#5. $650,000 for beaver management in North Carolina and Mississippi
— John McCain (@SenJohnMcCain) February 27, 2009
Huh. He said “beaver.”
Funny that he should bring that up, considering the GOP’s great efforts in creating Our Nation’s Greatest Urban Wetland (aka New Orleans). Because, y’know, one of the things beavers (and their cousin the nutria) do is dig holes. They dig holes in things like earthen levees which can weaken the levees in flood conditions.
Then, of course, they do build dams (PDF):
Beaver populations have increased in recent years due to a poor fur market and the fact that they have few natural predators. Beaver management in the Southeast consists mainly of controlling beaver densities. In Mississippi, beaver damage is estimated at $3 to $5 million annually. Beaver population monitoring and management is the foundation for all other operations on the Delta National Forest. Without it, unacceptable economic and ecological losses occur.
In 1994, over 14,000 acres (or nearly one-fourth) of the Delta National Forest were under beaver-impounded water. This happened during a time of year when natural floods do not occur. Trees flooded during the growing season suffered a loss of growth. Even species adapted to periodic high water can die if their root systems remain under water for one or more growing seasons. Timber growth loss was estimated at over 5 million board feet annually. Over 4,000 acres of bottomland hardwood forest died due to the inundation. Uncontrolled beaver populations plagued the forest to the point that flooding spread onto adjacent private lands. Campers had to contend with muddy conditions in campsites, on trails and forest roads.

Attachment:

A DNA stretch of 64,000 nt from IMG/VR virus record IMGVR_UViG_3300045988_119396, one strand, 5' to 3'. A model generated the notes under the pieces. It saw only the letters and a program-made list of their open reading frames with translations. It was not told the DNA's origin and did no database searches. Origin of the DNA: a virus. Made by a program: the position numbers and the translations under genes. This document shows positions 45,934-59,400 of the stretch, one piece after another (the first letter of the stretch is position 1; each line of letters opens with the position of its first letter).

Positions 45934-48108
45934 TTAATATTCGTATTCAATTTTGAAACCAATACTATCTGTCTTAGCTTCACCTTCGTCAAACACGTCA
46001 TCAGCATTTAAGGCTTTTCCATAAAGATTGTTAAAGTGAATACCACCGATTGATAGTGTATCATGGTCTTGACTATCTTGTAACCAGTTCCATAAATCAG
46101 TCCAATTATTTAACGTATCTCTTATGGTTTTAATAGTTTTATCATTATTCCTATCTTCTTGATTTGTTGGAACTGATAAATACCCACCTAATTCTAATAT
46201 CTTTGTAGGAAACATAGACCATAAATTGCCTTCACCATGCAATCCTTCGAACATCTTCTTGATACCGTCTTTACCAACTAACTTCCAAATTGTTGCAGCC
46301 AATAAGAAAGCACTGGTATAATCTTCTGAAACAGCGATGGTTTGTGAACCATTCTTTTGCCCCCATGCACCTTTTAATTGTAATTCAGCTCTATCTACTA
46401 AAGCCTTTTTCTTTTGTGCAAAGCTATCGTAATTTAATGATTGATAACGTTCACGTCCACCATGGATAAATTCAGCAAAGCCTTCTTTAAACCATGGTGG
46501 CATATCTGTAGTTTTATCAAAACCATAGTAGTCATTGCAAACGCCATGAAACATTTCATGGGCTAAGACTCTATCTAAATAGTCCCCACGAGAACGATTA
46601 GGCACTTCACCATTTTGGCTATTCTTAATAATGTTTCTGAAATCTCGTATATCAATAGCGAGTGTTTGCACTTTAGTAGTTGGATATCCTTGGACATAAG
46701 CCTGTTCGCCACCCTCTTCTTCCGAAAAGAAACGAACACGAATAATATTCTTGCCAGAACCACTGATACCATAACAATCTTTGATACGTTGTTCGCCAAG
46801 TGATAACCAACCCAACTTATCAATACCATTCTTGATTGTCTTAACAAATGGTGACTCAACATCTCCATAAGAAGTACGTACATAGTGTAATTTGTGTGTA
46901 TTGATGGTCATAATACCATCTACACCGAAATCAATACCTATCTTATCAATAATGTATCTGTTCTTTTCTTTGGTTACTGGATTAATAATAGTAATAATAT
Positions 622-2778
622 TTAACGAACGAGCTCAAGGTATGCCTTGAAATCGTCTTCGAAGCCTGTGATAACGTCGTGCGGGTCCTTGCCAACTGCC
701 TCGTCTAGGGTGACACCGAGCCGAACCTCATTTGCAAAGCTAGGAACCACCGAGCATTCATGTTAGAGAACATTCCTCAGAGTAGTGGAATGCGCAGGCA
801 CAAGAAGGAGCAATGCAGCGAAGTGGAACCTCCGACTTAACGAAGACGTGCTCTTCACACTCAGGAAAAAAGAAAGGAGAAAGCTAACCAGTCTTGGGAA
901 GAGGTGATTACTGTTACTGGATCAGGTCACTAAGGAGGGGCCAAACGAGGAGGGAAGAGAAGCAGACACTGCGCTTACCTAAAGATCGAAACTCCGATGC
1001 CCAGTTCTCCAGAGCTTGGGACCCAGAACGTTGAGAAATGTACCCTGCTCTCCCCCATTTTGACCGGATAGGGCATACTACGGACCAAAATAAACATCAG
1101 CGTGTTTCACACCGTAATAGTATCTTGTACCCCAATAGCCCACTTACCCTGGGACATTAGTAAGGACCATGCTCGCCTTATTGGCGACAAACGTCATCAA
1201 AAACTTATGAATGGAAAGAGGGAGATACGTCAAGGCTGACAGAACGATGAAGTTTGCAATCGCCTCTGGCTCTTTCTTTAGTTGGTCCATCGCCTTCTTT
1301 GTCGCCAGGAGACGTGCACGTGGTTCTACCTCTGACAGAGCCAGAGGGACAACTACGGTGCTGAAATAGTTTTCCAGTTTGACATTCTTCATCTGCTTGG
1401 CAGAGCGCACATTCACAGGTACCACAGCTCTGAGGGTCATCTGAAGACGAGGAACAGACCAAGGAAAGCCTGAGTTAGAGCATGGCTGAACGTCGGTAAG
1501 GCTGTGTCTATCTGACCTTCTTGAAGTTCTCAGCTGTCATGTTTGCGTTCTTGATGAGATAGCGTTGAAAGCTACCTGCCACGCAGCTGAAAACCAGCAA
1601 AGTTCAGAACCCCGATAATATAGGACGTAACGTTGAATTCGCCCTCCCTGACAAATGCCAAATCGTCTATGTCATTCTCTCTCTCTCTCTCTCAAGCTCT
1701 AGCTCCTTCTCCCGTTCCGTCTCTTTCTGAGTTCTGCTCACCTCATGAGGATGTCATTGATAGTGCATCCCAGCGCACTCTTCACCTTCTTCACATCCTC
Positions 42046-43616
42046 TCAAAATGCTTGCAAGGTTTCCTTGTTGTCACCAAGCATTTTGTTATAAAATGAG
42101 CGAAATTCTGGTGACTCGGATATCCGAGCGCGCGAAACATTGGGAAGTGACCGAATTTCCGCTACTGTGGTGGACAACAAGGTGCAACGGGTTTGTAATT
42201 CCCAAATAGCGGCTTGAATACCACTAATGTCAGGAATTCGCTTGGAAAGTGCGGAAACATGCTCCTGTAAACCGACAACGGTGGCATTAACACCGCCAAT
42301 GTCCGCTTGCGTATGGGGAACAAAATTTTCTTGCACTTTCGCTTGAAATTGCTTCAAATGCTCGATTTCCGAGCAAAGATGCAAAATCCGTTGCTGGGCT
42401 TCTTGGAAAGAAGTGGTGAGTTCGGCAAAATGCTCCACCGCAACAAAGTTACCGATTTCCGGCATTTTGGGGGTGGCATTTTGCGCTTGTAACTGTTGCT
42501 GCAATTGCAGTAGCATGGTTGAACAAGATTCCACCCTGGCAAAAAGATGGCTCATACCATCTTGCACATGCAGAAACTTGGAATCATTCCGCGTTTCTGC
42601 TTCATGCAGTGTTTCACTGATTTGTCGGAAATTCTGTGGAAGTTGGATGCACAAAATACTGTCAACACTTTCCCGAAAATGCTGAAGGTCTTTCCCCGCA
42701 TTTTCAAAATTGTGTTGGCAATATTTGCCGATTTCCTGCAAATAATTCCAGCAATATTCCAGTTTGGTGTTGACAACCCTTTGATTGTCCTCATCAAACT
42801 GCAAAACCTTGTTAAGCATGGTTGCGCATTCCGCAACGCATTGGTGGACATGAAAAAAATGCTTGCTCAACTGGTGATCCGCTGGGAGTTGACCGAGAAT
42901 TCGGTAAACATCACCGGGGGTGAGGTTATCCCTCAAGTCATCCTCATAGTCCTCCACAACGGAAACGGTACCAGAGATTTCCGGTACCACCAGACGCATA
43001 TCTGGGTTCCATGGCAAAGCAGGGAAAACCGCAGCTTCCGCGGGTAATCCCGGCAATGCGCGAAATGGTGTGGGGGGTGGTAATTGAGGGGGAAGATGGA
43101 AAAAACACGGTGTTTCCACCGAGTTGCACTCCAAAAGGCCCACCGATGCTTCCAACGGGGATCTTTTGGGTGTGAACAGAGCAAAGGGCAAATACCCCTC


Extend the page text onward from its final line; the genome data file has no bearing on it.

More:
Beaver management began on the Delta National Forest in 1995 when the beaver population was at a higher than normal level. Management includes removing dams, clearing culverts, constructing and maintaining beaver exclusion devices, and trapping and killing beavers.
Republicans probably wouldn’t have a problem with “beaver management” if they were shooting beavers from planes.